When Jackie Stone decided to become a vegetarian at the tender age of 12, she didn’t have a lot of cooking experience to rely on.
“My first year or so [as a vegetarian], I lived off of cereal, quesadillas and veggie burgers,” she said.
After years of practice, Stone gradually increased her repertoire of recipes, looking for new kinds of vegetables and protein substitutes that could be incorporated into healthy, easy-to-make meals. Stone not only adapted the vegetarian lifestyle, but she fell in love with cooking.
It was this culinary interest that brought Stone to the Cooking Club booth at last year’s Activities Fair, where she immediately signed up.
A relatively new organization on campus with a year under its belt, Cooking Club, according to their SPAC profile, strives to “promote an acute gustatory sense, inspire others to actively cook for themselves, and to develop a friendly community and network” through events designed to share and socialize.
Once a month, members arrange a club potluck, where everybody – vegetarians and non-vegetarians alike – is encouraged to bring a dish for others to try, as well as the accompanying recipe.
Often, these potlucks are themed – some of last year’s more popular ideas included “healthy food” and “holiday treat” themed events. The variety of foods offered (usually about 10 dishes) allows students an opportunity to sample anything that fits their diet of choice.
“We try to take a lot of dietary concerns into consideration, and every event has some kind of vegan or vegetarian option,” said Stone.
Overall, potlucks are informal, relaxed affairs where people can enjoy each other’s company.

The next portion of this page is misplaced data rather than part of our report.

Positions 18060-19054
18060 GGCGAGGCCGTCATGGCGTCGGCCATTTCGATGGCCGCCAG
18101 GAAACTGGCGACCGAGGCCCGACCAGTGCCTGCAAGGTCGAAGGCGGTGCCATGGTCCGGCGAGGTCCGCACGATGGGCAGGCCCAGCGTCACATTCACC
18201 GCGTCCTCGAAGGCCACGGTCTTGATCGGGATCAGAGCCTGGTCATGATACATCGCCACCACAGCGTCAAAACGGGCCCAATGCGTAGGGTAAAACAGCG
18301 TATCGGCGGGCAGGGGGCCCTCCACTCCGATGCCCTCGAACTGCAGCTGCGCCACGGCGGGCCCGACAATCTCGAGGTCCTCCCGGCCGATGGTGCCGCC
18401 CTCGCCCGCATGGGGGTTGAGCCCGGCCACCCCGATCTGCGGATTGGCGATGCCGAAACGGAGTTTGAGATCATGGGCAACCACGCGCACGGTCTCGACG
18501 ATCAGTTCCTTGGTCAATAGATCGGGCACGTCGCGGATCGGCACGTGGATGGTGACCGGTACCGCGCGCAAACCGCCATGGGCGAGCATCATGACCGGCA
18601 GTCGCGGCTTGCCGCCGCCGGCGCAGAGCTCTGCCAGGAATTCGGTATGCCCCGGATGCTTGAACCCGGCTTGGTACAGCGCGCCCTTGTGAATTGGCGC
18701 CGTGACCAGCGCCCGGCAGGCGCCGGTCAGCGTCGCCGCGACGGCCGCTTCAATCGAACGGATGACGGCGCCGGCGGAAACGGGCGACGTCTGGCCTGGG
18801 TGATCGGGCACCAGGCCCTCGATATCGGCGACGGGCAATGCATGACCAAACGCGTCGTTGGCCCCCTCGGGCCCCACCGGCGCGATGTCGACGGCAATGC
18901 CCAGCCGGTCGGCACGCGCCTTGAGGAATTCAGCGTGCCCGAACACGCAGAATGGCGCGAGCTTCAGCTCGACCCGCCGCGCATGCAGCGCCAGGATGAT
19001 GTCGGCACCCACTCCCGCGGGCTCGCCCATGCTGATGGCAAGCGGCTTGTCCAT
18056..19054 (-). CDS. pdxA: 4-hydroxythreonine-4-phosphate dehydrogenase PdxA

“Cooking Club is about a group of friends sharing recipes and cooking for one another,” said Rudy Negrete, a junior landscape architecture major.
Cooking nights, which are also often themed, are another popular event. They are usually held off-campus in members‘ apartments, and involve working as a team to buy ingredients, follow a recipe, and prepare a group meal. These meals have ranged from Italian dishes and desserts to Valentine’s Day truffles and everything in between.
Last year’s most famous event – Japanese Night – drew the attention of AGTV, which covered the occasion on campus television. Served buffet style, the menu for the night boasted mixed tempura, katsu, assorted dumplings, miso soup and, of course, sushi.
“Every member took part,” said Christy Li, a senior communication major who helped found the club and is currently its president.
Another popular event was the Easter Egg Hunt, where members gave the spring tradition a chef’s twist.
“We were divided into teams, and each team had a different egg color to look for,” explained Stone. “Each team had to find five eggs, and each egg had a fifth of the recipe in it.“
The team that found their eggs and organized their recipe first, won the contest.
Fun and games aside, Cooking Club is serious about its agenda in the coming months.
“Learning how to cook is a survival skill,” Li said. “When college students gain the ‘freshman 15,‘ it’s often because they don’t know how to take care of themselves. Cooking gives you the satisfaction that you made [food] yourself … if you have a good friend, or a boyfriend or girlfriend, they feel extra special because they know you took the time to [prepare the meal].“
With a turnout of nearly 60 students at their first meeting of the year, Cooking Club plans to use a larger membership base to increase the variety of activities in the upcoming months, including a demonstration table at the farmers market to help publicize the club and its mission.
Upcoming meetings, which are to be held twice a month, will focus on cooking 101, with tips and short recipe demonstrations (this week’s meeting will feature how to cook with eggs). In addition, each meeting is an opportunity for members to bring their own ideas for events and recipes to the table.
“It’s an ongoing learning process, and we really want new members‘ input,” added Li.
For more information on Cooking Club, contact email@example.com.
ANDRE LEE can be reached at firstname.lastname@example.org.